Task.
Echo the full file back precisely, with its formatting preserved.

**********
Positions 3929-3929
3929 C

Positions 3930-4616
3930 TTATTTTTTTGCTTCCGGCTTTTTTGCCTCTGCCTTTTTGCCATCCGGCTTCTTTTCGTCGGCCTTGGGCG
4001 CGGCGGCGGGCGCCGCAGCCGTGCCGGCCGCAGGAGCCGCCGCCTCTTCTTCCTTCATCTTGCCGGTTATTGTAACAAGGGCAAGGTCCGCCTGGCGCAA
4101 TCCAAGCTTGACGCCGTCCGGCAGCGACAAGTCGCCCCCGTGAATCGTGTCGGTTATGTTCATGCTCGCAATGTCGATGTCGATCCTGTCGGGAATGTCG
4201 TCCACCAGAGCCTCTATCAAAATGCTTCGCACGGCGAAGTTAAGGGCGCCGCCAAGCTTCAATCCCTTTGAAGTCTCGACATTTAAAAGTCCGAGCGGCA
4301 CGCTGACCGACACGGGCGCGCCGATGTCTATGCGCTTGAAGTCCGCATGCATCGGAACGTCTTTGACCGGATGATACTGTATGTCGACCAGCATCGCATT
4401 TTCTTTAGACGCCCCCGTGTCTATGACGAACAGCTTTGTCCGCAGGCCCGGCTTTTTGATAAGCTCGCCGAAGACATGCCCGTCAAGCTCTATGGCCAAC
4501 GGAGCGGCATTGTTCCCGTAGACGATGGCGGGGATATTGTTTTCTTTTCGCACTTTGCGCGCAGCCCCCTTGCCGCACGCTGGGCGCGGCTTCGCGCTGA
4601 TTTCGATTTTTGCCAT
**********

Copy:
Positions 3929-3929
3929 C

Positions 3930-4616
3930 TTATTTTTTTGCTTCCGGCTTTTTTGCCTCTGCCTTTTTGCCATCCGGCTTCTTTTCGTCGGCCTTGGGCG
4001 CGGCGGCGGGCGCCGCAGCCGTGCCGGCCGCAGGAGCCGCCGCCTCTTCTTCCTTCATCTTGCCGGTTATTGTAACAAGGGCAAGGTCCGCCTGGCGCAA
4101 TCCAAGCTTGACGCCGTCCGGCAGCGACAAGTCGCCCCCGTGAATCGTGTCGGTTATGTTCATGCTCGCAATGTCGATGTCGATCCTGTCGGGAATGTCG
4201 TCCACCAGAGCCTCTATCAAAATGCTTCGCACGGCGAAGTTAAGGGCGCCGCCAAGCTTCAATCCCTTTGAAGTCTCGACATTTAAAAGTCCGAGCGGCA
4301 CGCTGACCGACACGGGCGCGCCGATGTCTATGCGCTTGAAGTCCGCATGCATCGGAACGTCTTTGACCGGATGATACTGTATGTCGACCAGCATCGCATT
4401 TTCTTTAGACGCCCCCGTGTCTATGACGAACAGCTTTGTCCGCAGGCCCGGCTTTTTGATAAGCTCGCCGAAGACATGCCCGTCAAGCTCTATGGCCAAC
4501 GGAGCGGCATTGTTCCCGTAGACGATGGCGGGGATATTGTTTTCTTTTCGCACTTTGCGCGCAGCCCCCTTGCCGCACGCTGGGCGCGGCTTCGCGCTGA
4601 TTTCGATTTTTGCCAT